Morgan Stanley’s chief legal officer, Eric Grossman, in addition to encouraging diverse teams, also annually names one of its outside law firms as the recipient of a leadership award in diversity and inclusion. Firms vie for the award, which depend on a variety of factors.

“We put a lot of weight not just on the diverse and female attorneys who work on Morgan Stanley matters, but also on how many diverse lawyers they have in the firm and the depth of their sponsorship programs they have to promote overall diversity. We recognize that it just doesn’t happen on its own,” he said.

The possibility of a fee reduction or being dropped from the roster of approved firms could be an effective tool to make it happen.

“Companies are now using a carrot and stick approach because the carrot approach alone didn’t work,” said Ms. Lee of the Minority Corporate Counsel Association.

A version of this article appears in print on April 3, 2017, on Page B2 of the New York edition with the headline: Facebook Pushes Outside Law Firms on Diversity. Order Reprints| Today's Paper|Subscribe

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Oculus Founder, at Center of Legal Battle Over VR, Departs Facebook

Palmer Luckey, a founder of the Facebook-owned virtual-reality company Oculus, speaking with a reporter at a San Francisco conference in 2014. Credit Jason Henry for The New York Times

SAN FRANCISCO — Palmer Luckey, a founder of the virtual-reality technology company Oculus, has left Facebook three years after the social network acquired his company for close to $3 billion.

Mr. Luckey’s departure was announced two months after a trial in federal court over allegations that he and several colleagues had stolen trade secrets from a video-game publisher, ZeniMax Media, to create the Oculus technology. A jury found Facebook liable for $500 million in damages, in part for Mr. Luckey’s violation of a confidentiality agreement.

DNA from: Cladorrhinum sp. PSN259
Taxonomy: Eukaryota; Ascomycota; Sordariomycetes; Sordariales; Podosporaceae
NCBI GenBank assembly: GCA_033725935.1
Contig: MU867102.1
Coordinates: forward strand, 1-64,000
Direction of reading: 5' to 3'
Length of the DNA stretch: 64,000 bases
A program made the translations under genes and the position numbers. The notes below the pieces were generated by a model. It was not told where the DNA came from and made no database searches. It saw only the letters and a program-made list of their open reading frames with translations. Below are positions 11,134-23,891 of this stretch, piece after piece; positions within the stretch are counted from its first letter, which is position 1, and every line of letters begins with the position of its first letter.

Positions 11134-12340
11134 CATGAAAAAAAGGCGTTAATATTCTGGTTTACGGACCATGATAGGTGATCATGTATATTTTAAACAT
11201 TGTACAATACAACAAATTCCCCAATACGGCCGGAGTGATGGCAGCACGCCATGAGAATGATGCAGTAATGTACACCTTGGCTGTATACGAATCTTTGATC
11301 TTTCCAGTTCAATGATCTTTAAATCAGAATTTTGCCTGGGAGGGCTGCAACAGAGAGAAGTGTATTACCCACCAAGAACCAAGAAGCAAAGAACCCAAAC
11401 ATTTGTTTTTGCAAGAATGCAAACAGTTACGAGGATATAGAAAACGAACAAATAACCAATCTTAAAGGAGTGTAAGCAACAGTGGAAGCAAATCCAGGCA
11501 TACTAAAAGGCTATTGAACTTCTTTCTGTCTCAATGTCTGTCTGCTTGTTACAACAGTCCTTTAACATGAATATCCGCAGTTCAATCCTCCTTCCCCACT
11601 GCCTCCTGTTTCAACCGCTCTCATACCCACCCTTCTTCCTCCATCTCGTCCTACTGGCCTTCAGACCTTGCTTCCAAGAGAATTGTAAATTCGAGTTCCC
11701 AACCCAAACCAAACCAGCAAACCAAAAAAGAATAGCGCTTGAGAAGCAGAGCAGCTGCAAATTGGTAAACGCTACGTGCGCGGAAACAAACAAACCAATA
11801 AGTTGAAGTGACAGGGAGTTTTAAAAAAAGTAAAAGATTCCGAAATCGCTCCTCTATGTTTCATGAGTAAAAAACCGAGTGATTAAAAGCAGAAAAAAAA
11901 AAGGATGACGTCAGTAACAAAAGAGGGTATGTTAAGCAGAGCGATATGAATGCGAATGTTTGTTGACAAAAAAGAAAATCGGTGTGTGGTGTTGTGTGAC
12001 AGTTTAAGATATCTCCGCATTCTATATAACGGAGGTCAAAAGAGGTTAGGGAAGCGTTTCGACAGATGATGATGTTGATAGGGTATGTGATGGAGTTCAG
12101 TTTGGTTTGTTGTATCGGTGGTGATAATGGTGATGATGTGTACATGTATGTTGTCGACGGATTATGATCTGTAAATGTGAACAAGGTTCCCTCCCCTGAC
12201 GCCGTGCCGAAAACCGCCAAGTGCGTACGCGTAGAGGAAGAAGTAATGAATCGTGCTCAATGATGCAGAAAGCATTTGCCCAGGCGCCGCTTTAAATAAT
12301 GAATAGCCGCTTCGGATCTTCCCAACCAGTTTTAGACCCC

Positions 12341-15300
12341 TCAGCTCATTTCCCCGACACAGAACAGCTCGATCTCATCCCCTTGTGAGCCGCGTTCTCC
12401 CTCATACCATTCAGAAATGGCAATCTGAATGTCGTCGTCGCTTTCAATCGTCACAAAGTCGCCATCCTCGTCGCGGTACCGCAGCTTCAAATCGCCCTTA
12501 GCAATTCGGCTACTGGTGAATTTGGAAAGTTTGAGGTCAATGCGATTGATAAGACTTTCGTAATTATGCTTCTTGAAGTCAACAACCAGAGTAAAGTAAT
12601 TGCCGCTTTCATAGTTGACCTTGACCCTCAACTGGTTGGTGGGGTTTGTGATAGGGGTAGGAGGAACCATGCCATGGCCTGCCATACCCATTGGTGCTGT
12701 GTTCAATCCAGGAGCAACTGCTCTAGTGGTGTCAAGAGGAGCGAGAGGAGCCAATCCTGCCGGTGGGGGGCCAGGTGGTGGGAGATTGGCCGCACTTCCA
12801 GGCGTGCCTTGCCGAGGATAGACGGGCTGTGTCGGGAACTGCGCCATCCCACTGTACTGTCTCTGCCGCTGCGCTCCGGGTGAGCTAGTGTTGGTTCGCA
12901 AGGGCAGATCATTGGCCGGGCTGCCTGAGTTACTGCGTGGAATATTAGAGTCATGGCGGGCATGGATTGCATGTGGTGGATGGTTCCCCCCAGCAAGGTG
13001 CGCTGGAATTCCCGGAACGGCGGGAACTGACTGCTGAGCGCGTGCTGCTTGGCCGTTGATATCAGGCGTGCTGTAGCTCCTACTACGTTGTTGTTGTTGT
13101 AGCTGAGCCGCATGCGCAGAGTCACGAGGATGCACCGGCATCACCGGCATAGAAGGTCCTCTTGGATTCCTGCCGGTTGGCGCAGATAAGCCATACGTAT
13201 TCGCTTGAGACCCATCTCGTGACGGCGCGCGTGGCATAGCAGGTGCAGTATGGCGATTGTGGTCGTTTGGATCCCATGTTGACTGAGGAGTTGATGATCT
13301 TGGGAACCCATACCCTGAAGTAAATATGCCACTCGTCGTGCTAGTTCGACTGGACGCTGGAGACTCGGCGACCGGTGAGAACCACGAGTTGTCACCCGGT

“Palmer will be dearly missed,” Tera Randall, an Oculus spokeswoman, said in a statement. “His inventive spirit helped kick-start the modern VR revolution and helped build an industry.”

Ms. Randall declined to disclose the terms of Mr. Luckey’s departure.

The move adds another twist to Facebook’s bumpy foray into virtual-reality technology. Mark Zuckerberg, Facebook’s chief executive, has bet big on virtual reality as part of the social network’s future, saying he envisioned social interactions between people will someday exist inside virtual worlds. Oculus, he has said, could be a catalyst for that.

But from the start, Oculus has run into problems. Adoption of the Oculus technology and headsets has been slower than Facebook had anticipated. The selection of content made for VR headsets is still small, though growing.

“These things end up being more complex than you think upfront,” Mr. Zuckerberg said in January while appearing in court for the ZeniMax trial. “If anything, we may have to invest even more money to get to the goals we had than we had thought upfront.”

Mr. Zuckerberg has committed to spending more than $3 billion over the next decade to get virtual reality off the ground and into the mainstream.

Mr. Luckey has had other stumbles. In 2016, it became public that he had donated $10,000 to Nimble America, a pro-Trump political organization that promoted far-right memes and slogans on social media sites like Reddit, Twitter and Facebook. He has since apologized for the impact his actions had on Oculus and its partners.

Mr. Luckey did not immediately respond to a Facebook message requesting comment.

In January, Facebook appointed a new leader, Hugo Barra, to head up the company’s virtual-reality efforts, including Oculus.

Follow Mike Isaac on Twitter @MikeIsaac.

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Apple Just Put Another Nail In Snapchat’s Proverbial Coffin

Apple announced it will launch Clips in April, a video-making app that allows users to capture photos and videos, combine multiple videos and include a variety of features like Filters, Overlays, Posters and Live Titles.

We can draw many similarities between Clips and the already existing features of Snapchat, Instagram and Messenger. However, the key difference is that Clips is not attempting to build a stand-alone network. Instead, it acts as a production tool and encourages sharing across all existing platforms, including Facebook, Instagram and even Snapchat. Although the main emphasis is to encourage sharing via iMessage, the option of social network freedom is nevertheless there.